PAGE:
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Science. 2010 Jun 11;328(5984):1408-11. doi: 10.1126/science.1189047.

The neuropeptide oxytocin regulates parochial altruism in intergroup conflict among humans.

Author information

1
Department of Psychology, University of Amsterdam, Roetersstraat 15, 1018 WB Amsterdam, Netherlands. c.k.w.dedreu@uva.nl

Abstract

Humans regulate intergroup conflict through parochial altruism; they self-sacrifice to contribute to in-group welfare and to aggress against competing out-groups. Parochial altruism has distinct survival functions, and the brain may have evolved to sustain and promote in-group cohesion and effectiveness and to ward off threatening out-groups. Here, we have linked oxytocin, a neuropeptide produced in the hypothalamus, to the regulation of intergroup conflict. In three experiments using double-blind placebo-controlled designs, male participants self-administered oxytocin or placebo and made decisions with financial consequences to themselves, their in-group, and a competing out-group. Results showed that oxytocin drives a "tend and defend" response in that it promoted in-group trust and cooperation, and defensive, but not offensive, aggression toward competing out-groups.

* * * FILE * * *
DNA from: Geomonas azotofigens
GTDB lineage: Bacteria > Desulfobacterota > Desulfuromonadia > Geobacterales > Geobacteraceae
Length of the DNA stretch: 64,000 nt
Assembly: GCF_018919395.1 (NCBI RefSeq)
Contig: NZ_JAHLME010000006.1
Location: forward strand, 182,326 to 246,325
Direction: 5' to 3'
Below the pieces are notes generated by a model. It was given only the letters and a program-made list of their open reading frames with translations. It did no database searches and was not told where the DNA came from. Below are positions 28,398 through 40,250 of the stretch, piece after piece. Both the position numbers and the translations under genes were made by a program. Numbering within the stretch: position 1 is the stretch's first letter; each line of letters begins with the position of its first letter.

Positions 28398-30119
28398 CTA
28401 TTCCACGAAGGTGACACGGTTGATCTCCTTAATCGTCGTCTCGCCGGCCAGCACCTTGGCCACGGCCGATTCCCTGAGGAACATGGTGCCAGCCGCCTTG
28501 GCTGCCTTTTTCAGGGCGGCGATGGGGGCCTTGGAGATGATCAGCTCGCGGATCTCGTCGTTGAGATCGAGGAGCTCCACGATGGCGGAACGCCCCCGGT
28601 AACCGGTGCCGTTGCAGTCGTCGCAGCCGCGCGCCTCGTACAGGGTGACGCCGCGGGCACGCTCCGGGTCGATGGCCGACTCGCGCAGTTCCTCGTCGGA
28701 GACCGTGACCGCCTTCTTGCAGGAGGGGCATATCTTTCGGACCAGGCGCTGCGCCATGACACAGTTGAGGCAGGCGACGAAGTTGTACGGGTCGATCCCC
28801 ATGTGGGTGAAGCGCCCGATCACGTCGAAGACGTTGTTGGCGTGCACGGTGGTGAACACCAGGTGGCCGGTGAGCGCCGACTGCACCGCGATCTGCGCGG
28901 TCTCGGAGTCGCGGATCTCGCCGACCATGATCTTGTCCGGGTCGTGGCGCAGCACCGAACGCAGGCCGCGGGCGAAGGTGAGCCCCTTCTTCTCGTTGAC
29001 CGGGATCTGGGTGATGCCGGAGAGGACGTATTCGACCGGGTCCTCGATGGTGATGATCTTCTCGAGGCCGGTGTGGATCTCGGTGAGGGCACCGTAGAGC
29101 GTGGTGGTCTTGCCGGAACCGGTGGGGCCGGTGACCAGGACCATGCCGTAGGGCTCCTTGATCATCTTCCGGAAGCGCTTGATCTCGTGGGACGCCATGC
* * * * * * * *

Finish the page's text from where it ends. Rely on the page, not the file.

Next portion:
PMID:
20538951
DOI:
10.1126/science.1189047
[Indexed for MEDLINE]
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